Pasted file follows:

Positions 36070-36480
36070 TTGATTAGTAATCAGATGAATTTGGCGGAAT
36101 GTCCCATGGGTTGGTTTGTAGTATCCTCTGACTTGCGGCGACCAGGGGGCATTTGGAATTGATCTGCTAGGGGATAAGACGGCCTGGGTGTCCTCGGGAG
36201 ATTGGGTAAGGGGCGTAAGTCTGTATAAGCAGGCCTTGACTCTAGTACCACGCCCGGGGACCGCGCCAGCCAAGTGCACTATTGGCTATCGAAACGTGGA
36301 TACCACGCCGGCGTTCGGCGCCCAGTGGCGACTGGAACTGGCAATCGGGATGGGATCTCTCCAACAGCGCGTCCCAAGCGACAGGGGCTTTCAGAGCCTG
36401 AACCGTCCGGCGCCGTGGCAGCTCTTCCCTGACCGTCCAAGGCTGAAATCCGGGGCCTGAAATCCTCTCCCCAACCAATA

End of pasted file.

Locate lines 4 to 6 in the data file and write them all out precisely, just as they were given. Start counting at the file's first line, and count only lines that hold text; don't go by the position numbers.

36201 ATTGGGTAAGGGGCGTAAGTCTGTATAAGCAGGCCTTGACTCTAGTACCACGCCCGGGGACCGCGCCAGCCAAGTGCACTATTGGCTATCGAAACGTGGA
36301 TACCACGCCGGCGTTCGGCGCCCAGTGGCGACTGGAACTGGCAATCGGGATGGGATCTCTCCAACAGCGCGTCCCAAGCGACAGGGGCTTTCAGAGCCTG
36401 AACCGTCCGGCGCCGTGGCAGCTCTTCCCTGACCGTCCAAGGCTGAAATCCGGGGCCTGAAATCCTCTCCCCAACCAATA